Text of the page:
Hydraulic Valve Installation

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Since a flow-control valve meters flow in one direction only, the inlet and outlet ports must be correctly connected in a circuit in relation to the flow direction to be metered. A valve’s drain connection must be piped to a tank so that a connection will not be subjected to possible pressure surges. The location of a flow-control valve with respect to workload has an affect on a circuit’s operating characteristics. The three basic types of flow-control valve installations are the meter-in, meter-out, and bleedoff circuits.

a. Meter-In Circuit (Figure 5-37). With this circuit, a flow-control valve is installed in a pressure line that leads to a work cylinder. All flow entering a work cylinder is first metered through a flow-control valve. Since this metering action involves reducing flow from a pump to a work cylinder, a pump must deliver more fluid than is required to actuate a cylinder at the desired speed. Excess fluid returns to a tank through a relief valve. To conserve power and avoid undue stress on a pump, a relief valve’s setting should be only slightly higher than a working pressure’s, which a cylinder requires.

meter in circuit Hydraulic Valve Installation

A meter-in circuit is ideal in applications where a load always offers a positive resistance to flow during a controlled stroke. Examples would be feeding grinder tables, welding machines, milling machines, and rotary hydraulic motor drives. A flow-control-and-check valve used in this type of circuit would allow reverse free flow for the return stroke of a cylinder, but it would not provide control of return stroke speed.

b. Meter-Out Circuit (Figure 5-38). With a meter-out circuit, a flow-control valve is installed on the return side of a cylinder so that it controls a cylinder’s actuation by metering its discharge flow. A relief valve is set slightly above the operating pressure that is required by the type of work.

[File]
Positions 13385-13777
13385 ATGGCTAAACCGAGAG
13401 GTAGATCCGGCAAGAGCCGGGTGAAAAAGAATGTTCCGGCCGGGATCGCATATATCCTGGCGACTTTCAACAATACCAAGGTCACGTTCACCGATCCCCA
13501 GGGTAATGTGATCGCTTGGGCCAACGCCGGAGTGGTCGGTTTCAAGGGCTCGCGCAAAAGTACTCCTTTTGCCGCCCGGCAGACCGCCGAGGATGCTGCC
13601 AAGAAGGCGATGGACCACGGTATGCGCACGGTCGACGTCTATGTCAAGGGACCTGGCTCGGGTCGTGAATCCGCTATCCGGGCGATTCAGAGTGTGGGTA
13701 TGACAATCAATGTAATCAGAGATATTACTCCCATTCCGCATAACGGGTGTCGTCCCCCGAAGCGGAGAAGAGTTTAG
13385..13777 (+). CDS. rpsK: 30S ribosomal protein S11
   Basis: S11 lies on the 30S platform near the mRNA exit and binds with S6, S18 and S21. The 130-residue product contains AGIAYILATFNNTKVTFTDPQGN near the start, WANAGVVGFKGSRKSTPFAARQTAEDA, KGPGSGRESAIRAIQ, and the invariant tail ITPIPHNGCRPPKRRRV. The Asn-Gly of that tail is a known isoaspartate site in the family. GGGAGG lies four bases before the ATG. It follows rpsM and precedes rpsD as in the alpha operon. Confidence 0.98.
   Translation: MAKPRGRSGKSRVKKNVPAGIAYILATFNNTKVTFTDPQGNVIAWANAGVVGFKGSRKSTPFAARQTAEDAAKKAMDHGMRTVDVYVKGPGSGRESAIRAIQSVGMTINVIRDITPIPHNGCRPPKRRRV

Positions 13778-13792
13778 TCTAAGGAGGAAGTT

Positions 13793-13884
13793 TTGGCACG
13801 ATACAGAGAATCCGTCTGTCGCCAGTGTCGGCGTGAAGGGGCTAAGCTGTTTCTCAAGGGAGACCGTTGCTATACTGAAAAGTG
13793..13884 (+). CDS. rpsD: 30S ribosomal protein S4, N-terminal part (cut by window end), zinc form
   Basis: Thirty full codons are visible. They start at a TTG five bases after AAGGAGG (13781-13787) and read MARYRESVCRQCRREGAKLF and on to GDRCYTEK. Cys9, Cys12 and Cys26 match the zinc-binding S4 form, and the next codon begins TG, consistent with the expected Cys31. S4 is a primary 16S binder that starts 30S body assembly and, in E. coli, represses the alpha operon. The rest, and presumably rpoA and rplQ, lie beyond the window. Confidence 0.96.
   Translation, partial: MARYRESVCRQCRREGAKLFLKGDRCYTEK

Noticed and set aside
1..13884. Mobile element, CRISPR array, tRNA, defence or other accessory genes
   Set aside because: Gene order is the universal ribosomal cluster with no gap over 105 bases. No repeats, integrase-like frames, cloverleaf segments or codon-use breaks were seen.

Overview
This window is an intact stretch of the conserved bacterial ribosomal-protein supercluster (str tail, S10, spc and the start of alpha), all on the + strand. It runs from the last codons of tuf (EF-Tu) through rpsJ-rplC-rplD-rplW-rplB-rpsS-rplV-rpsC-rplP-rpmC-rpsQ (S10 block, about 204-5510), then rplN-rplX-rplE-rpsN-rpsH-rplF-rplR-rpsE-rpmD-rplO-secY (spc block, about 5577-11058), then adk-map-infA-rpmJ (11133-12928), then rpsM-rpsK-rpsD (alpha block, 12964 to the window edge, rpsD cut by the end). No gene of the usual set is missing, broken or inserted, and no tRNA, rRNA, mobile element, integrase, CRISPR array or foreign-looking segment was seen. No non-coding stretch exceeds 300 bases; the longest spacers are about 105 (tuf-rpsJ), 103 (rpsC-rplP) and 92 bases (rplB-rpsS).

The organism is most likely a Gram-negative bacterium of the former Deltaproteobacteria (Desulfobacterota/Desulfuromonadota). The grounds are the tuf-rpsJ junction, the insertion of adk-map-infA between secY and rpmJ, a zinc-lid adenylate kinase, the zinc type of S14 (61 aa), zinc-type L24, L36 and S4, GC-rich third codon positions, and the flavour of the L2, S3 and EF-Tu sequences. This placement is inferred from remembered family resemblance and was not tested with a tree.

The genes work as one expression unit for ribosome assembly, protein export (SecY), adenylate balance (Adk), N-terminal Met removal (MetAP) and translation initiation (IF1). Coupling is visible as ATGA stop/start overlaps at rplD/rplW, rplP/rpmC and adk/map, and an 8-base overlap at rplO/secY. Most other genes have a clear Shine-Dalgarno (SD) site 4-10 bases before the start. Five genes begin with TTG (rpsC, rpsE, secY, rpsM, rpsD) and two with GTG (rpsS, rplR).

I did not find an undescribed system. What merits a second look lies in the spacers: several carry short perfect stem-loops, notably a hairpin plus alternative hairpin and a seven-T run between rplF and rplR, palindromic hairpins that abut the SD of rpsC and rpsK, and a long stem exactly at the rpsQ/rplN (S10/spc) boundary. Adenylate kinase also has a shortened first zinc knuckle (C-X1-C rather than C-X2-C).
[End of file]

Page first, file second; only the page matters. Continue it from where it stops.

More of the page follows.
meter out circuit Hydraulic Valve Installation

This type of circuit is ideal for overhauling load applications in which a workload tends to pull an operating piston faster than a pump’s delivery would warrant. Examples would be for drilling, reaming, boring, turning, threading, tapping, cutting off, and cold sawing machines. A flow-control-and-check valve used in this circuit would allow reverse free flow, but it would not provide a control of return stroke speed.

c. Bleed-Off Circuit. A typical bleed-off circuit is not installed directly in a feed line. It is Td into this line with its outlet connected to a return line. A valve regulates flow to a cylinder by diverting an adjustable portion of a pump’s flow to a tank. Since fluid delivered to a work cylinder does not have to pass through a flow-control valve, excess fluid does not have to be dumped through a relief valve. This type of circuit usually involves less heat generation because pressure on a pump equals the work resistance during a feed operation.

d. Compensated Flow. The flow-control valves previously discussed do not compensate for changes in fluid temperature or pressure and are considered noncompensating valves. Flow rate through these valves can vary at a fixed setting if either the pressure or the fluid’s temperature changes. Viscosity is the internal resistance of a fluid that can stop it from flowing. A liquid that flows easily has a high viscosity. Viscosity changes, which can result from temperature changes, can cause low variations through a valve. Such a valve can be used in liquid-powered systems where slight flow variations are not critical consideration factors.

However, some systems require extremely accurate control of an actuating device. In such a system, a compensated flow-control valve is used. This valve automatically changes the adjustment or pressure drop across a restriction to provide a constant flow at a given setting. A valve meters a constant flow regardless of variation in system pressure. A compensated flow-control valve is used mainly to meter fluid flowing into a circuit; however, it can be used to meter fluid as it leaves a circuit. For clarity, this manual will refer to this valve as a flow regulator.

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  1. gud, but needed more explanation………..

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